In a shifting economy and corporate world, agility has become a key predictor of success—though studies show only a fraction of the global workforce is considered highly agile. In this regular column, Michael Distefano, chief marketing officer and chief operating officer Asia Pacific, explores the concept of agility: who has it, who doesn’t, and what companies can do to mold it.
Earlier this season, the New York Yankees edged out the Chicago Cubs 5-4 in an 18-inning, six-hour five-minute game. The marathon duration ranked as the longest game in Sunday Night Baseball history, the longest game in interleague play history, and the longest game this year—so far (Tuesday’s All-Star game lasted only 10 innings).
For baseball purists and die-hard fans, it was a thrilling matchup of two of the game’s most storied franchises that featured a record number of strikeouts (48) and showcased the physical and mental demands that combine to make baseball great. For everyone else, including my 20-year-old son, who was there and left the game at the end of the 14th, it was boring and monotonous.
Therein lies the problem with baseball: In order for the sport to grow, it has to attract new fans. But the game hasn’t shown the agility to change to broaden its appeal in today’s attention-deficient, on-demand and fragmented media world. To the casual sports fan such as myself, for example, those 48 strikeouts weren’t exactly action-packed.
Two years into his job as MLB Commissioner, Rob Manfred has shown a willingness to adapt while keeping the game authentic. This season marked the debut of a new intentional walk rule, for instance, where instead of throwing four straight balls, teams can simply point the batter to first base. Other changes instituted this year as part of new pace-of-play rules include a 30-second limit for managers to decide to challenge a play and a two-minute limit for umpires to review it.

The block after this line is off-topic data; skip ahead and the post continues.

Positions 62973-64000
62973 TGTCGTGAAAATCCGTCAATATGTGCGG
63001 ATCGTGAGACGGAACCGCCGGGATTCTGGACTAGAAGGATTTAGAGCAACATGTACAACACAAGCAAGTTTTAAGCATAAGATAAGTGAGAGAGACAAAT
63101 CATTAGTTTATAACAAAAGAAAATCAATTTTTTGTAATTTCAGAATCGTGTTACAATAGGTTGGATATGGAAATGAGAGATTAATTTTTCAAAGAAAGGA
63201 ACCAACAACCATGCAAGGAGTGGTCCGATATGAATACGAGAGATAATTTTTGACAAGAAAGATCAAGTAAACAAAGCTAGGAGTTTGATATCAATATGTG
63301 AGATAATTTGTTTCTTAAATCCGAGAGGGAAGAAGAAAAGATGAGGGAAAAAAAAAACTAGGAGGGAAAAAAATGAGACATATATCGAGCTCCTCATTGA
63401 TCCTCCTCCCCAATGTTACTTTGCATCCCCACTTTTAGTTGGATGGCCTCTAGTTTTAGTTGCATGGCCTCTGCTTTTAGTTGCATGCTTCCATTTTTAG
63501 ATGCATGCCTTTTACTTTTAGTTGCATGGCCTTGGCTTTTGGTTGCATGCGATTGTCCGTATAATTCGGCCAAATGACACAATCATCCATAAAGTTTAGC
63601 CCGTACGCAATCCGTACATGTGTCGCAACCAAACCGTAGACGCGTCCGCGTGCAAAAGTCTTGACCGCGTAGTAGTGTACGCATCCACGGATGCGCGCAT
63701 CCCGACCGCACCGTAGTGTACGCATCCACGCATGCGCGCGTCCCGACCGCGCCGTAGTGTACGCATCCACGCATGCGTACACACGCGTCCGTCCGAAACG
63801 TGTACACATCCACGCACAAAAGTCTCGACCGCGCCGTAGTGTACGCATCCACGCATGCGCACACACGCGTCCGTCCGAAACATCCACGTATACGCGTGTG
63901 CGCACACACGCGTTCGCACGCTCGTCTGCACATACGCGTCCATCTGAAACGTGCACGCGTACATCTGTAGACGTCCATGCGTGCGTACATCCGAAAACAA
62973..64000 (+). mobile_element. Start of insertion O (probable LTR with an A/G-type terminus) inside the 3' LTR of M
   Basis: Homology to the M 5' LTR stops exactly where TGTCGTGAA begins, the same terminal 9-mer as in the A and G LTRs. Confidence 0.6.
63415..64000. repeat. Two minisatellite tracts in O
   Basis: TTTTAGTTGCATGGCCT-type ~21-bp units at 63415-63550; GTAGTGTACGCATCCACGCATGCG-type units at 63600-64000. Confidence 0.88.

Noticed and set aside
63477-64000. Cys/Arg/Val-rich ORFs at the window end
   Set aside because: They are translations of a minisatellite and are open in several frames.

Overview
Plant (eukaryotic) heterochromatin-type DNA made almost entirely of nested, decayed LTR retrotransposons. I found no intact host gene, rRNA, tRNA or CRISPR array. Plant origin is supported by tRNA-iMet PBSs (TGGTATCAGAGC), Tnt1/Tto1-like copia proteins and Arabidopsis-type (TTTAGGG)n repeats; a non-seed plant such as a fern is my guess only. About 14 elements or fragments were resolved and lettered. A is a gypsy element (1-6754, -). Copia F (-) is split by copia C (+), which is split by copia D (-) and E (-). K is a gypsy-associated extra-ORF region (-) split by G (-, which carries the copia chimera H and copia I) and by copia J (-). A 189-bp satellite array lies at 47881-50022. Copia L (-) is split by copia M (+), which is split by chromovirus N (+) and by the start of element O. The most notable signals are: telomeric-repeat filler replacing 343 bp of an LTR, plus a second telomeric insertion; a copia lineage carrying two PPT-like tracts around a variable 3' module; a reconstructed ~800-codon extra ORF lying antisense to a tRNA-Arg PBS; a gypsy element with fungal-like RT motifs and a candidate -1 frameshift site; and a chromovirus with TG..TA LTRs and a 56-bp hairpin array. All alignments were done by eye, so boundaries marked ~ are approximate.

Although a step in the right direction, these changes may not be enough. Baseball needs to rethink the game in ways that will attract a new generation of fans who are accustomed to—and quite happy to pay for—the action packed into a two-minute MMA fight. On the flip side, one could make an argument that baseball has done better with digital media than any other sports league. There’s no disputing the huge success of MLB Advanced Media.
The fact that the MLB has grown revenue for the last 14 years, including a record-setting $10 billion in 2016, masks a few concerning data points. Television viewership for baseball has been trending down over the last decade, with a slight uptick last year and in 2015. (This is true for most sports, as well as most television programming in general.) But more than 50 percent of baseball viewers are 55 or older, and the age of its average viewer is 53, making it the oldest audience of all sports, according to Nielsen ratings. Fan attendance has basically flatlined since 2010, ranging between 72 million and 74 million annually since then. Also, fewer kids in the United States are playing baseball than ever before.
In a world of hashtags, emojis, YouTube clips and Snapchat snaps, baseball’s model is agile enough for today’s world. But sust like a legacy retailer or financial institution has to reinvent its business model, so, too, does baseball.
Maybe the league should consider letting teams start extra innings with a runner on second base, or having something akin to a shootout in hockey, like a home run derby if the score is tied after nine innings, or cutting the game down to six innings. At the very least, limit the time pitchers can take between pitches and end games in a tie after, I don’t know, fewer than 18 innings.